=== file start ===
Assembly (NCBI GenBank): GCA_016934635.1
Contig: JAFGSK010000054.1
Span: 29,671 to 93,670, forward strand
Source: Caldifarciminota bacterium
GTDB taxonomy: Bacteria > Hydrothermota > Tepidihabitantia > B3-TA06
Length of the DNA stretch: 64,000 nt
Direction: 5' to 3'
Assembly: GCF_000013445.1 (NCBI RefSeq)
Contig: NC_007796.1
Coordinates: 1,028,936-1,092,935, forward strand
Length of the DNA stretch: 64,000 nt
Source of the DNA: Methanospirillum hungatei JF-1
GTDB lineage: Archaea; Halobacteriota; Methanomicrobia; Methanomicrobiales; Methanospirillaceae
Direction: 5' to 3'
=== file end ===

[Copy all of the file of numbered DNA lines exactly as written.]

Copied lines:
Assembly (NCBI GenBank): GCA_016934635.1
Contig: JAFGSK010000054.1
Span: 29,671 to 93,670, forward strand
Source: Caldifarciminota bacterium
GTDB taxonomy: Bacteria > Hydrothermota > Tepidihabitantia > B3-TA06
Length of the DNA stretch: 64,000 nt
Direction: 5' to 3'
Assembly: GCF_000013445.1 (NCBI RefSeq)
Contig: NC_007796.1
Coordinates: 1,028,936-1,092,935, forward strand
Length of the DNA stretch: 64,000 nt
Source of the DNA: Methanospirillum hungatei JF-1
GTDB lineage: Archaea; Halobacteriota; Methanomicrobia; Methanomicrobiales; Methanospirillaceae
Direction: 5' to 3'